As a Nigerian getting on the Fiverr platform, there are a few things I can tell you for free. And I can say this because I’ve seen a few Nigerians on Fiverr doing weird things. Not to blame them though, but I think some are obvious. Lets get into it

1. Make your profile clean and professional

One of the first things people do before hiring on Fiverr is checking your profile out. Now if you sound too serious, they might flip out and run for the door. If you sound too casual, they’d think you’re a faffer. Get a good mix. Spell out the services you offer in the most understandable manner you can so people know what you do. Once done, you can chip in some humor if its in you, but don’t force it

2. Use a picture of yourself or an illustration

This part makes me plain mad. I see a few guys, like someone called “Deola” and it’s a white man’s picture, an old white dude. In my head I’m like “Why Deola? Why?” Be proud of who you are, and if you’re not for some weird reason, at least use a simple vector image. Maybe something that really captures the services you offer. Someone else used a picture of a Nigerian celebrity, I think Kate Henshaw or so, don’t remember clearly now. Just stick to you please 🙂

3. Have a few active gigs. Services people need

A lot of the Nigerian profiles I saw there didn’t have any gigs. Maybe they just came to try out the platform, which might be fine, but it not, put up something. And be sure to offer services people actually want. And as much as you can, offer several services, which shouldn’t be too hard. For example, someone who offers logo design services ideally should be able to make business card designs too. So why not include that as a service alongside, consider it an up-sell. In my opinion, the more gigs you have, the better your chances.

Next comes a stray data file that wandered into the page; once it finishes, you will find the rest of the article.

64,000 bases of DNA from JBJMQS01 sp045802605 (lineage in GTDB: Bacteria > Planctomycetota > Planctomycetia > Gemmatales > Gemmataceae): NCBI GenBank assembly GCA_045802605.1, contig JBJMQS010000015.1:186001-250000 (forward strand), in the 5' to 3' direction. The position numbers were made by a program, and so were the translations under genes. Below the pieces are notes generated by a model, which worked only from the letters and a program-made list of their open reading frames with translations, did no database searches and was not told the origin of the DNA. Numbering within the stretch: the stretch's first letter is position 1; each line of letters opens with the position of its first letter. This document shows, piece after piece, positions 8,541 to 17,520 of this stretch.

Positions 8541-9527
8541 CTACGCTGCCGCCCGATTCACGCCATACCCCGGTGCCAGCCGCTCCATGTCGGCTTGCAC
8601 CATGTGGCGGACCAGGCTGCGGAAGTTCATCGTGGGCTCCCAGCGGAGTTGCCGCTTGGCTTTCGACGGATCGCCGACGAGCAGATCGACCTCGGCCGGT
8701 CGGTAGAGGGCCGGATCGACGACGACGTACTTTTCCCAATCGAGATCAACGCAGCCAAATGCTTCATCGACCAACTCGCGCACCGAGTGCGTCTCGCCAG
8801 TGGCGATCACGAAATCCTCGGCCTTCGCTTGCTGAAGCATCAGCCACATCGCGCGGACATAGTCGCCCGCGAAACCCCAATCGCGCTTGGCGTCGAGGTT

4. Get good reviews and provide good customer service

I’d tell you exactly what I do on Fiverr when looking for a freelancer. I search for my task, e.g. “intro logo animation”, then I go ahead to mouse over every gig in the search results, looking for the one with the highest ratings first. Once I find a few, I click on their profiles, then go click on the “contact me” button, just to check their average response time.

Anyone above 4hrs doesn’t cut it for me. And anyone without a review is obviously not an option. And if you do have reviews, 3 stars and below and I’m questioning your quality of work. I think this gives you an idea of how people will find you. Get good ratings, respond as quickly as possible.

And that’s it! I’m writing about this because the freelance community in Nigeria is growing now, and we all need a place to sell our stuff. So try out Fiverr. And if you already do, let me know in the comments section, will be excited to hear your experience.


Osaze Osoba

Osaze Osoba

Osaze is an engineer by design, but he fell in love with marketing, design and programming. He loves scientific advertising and trains a lot.